I have witnessed firsthand the challenges of information flow between acute care organizations and post-acute and rural health organizations. In both settings obtaining the proper information to ensure safe and effective continuity of care is given can be extremely arduous and can lead to delays in care decisions. In the worst-case scenario, these delays and/or the inability to get accurate information can lead to readmissions and further degradations to the patient’s health. Hence, it is critical for organizations to continue to expand the reach of their technology alongside expansions in the organization’s care delivery strategy.

 

(Parham) Listening to you talk, there is no question that this is a winning strategy, but I want us to shift gears a bit and talk about the challenges to making this happen.  What are the technological barriers to what we’re discussing?

 

(Andrew) To successfully provide care in the rural health and long-term care settings, you are often required to capture information much differently than in an acute care setting. To date, many of the major EHR systems lack applications or depth in functionality to cover these nuances. Thus, an organization must assess whether they should purchase a more specialized product from another vendor and go through the challenges of integrating with their existing information systems, or, if they should make do with existing vendors/technology and any related shortcomings.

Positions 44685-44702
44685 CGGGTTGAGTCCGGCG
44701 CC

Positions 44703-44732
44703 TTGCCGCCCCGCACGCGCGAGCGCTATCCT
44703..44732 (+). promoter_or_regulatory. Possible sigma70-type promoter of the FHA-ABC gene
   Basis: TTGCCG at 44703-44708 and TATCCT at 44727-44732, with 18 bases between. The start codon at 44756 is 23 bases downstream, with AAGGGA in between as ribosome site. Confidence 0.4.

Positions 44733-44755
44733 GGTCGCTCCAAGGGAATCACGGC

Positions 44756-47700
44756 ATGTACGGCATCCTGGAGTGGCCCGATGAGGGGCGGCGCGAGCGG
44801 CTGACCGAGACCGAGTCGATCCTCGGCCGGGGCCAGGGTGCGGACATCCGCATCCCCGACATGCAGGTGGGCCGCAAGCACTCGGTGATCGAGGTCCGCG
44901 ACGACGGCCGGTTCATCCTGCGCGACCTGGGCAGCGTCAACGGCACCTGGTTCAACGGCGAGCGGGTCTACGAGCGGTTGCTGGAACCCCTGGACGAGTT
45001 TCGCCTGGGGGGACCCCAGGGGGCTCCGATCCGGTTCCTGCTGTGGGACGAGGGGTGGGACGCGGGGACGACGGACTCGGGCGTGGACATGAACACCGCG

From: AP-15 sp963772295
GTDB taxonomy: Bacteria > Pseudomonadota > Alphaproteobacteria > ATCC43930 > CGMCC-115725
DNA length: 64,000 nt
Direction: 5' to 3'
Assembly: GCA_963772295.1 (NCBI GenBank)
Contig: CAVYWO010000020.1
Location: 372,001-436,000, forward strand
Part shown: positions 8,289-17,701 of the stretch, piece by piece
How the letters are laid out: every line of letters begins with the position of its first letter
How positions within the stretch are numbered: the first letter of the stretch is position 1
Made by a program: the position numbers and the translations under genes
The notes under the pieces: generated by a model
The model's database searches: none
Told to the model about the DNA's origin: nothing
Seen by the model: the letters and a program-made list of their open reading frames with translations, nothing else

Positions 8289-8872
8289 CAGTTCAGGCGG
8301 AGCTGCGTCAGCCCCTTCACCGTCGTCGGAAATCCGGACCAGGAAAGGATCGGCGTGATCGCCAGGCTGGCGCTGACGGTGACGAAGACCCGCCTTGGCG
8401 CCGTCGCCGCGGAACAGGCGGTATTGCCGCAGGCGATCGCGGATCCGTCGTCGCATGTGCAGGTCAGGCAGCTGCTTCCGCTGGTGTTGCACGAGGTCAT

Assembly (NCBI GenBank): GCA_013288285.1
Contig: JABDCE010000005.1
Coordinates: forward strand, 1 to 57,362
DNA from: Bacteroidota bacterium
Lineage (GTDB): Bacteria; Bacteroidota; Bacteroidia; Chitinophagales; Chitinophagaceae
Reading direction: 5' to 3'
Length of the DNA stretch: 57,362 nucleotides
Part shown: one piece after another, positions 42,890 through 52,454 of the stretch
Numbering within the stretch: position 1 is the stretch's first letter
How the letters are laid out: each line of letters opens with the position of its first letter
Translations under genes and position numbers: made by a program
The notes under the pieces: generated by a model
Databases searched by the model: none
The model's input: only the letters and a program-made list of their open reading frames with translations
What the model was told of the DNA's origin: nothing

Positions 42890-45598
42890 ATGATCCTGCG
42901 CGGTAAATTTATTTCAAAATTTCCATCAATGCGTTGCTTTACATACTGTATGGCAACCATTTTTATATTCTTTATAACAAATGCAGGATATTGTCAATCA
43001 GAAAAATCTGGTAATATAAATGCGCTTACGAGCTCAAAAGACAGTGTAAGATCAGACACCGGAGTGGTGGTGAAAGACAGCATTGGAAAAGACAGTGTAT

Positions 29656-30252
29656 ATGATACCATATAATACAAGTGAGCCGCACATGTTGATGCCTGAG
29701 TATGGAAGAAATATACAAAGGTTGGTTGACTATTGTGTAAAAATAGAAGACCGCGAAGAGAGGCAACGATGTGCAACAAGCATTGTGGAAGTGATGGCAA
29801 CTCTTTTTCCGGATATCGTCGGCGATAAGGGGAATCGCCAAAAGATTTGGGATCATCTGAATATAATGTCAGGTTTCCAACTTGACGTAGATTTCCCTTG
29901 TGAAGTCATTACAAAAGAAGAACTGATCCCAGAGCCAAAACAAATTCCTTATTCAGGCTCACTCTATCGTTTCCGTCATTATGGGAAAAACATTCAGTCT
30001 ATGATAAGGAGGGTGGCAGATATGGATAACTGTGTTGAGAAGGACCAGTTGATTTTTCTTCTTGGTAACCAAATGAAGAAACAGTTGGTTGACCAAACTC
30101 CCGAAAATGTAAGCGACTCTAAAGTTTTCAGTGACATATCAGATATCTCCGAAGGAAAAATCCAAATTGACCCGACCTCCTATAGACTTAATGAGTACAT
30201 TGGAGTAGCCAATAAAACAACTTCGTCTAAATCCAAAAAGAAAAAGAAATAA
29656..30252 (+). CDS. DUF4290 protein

Additionally, there may be mobile technology and hardware considerations for some of these care settings. For instance, rural health and home health can both require care providers to be on location outside of an office. The ability to capture clinical data and perform procedures like mobile testing reads on a hand held device that is connected to a network becomes very advantageous.  The good news is that most vendors and technology providers are increasing their focus on these markets, and we should see significant improvements on all fronts in the coming years.